My mounts are light medium at best and all have the 3 or 4 inch OEM saddle.  Just putting a 10" bar on the C8 is great for balancing, but it never seems like that is enough to hold the weight.

 

1.  The mount needs to be redundant in weight capacity.

2.  The OTA has to be balanced in the mount.

3.  The more contact between the mount and OTA, the better.



#6 Sacred Heart

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Posted 28 June 2022 - 04:03 PM

My mounts are light medium at best and all have the 3 or 4 inch OEM saddle.  Just putting a 10" bar on the C8 is great for balancing, but it never seems like that is enough to hold the weight.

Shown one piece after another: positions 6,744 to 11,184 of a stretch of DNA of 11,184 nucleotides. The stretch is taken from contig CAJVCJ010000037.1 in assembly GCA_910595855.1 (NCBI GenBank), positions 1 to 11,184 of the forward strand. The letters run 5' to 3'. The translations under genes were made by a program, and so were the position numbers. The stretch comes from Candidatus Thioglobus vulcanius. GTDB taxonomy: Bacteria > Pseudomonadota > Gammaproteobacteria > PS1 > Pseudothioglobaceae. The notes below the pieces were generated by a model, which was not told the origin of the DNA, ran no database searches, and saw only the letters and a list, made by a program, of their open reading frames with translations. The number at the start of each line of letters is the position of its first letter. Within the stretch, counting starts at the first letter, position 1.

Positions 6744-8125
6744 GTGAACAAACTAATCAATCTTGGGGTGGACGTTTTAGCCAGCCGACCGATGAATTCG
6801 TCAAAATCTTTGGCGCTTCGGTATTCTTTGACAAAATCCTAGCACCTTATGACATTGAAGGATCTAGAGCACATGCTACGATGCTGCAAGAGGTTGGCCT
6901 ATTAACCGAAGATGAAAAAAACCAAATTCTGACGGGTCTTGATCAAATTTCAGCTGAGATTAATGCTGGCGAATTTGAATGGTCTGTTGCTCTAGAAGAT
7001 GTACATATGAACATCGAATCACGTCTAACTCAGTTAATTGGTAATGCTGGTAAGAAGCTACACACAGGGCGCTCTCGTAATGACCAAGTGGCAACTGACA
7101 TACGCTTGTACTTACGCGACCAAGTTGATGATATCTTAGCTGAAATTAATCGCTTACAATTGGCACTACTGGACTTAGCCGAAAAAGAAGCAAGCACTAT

1.  The mount needs to be redundant in weight capacity.

2.  The OTA has to be balanced in the mount.

3.  The more contact between the mount and OTA, the better.

Is there a larger saddle plate for it??   8" saddle??    Joe



#7 fmendes

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Posted 30 June 2022 - 12:25 PM

This is an interesting topic. I own a Sky Watcher Quattro 200mm that has a Vixen bar, and was considering change the bar to a Losmandy. However, the telescope ring is about the same width as the bar, so it would still be a point of flexion. By curiosity I went to the Sky Watcher page, and saw that even their Quattro 250mm (weight 36.5 lb, 16.5 Kg) uses Vixen. Only the 300mm (57 lb, 26 kg) uses Losmandy, and has matching rings.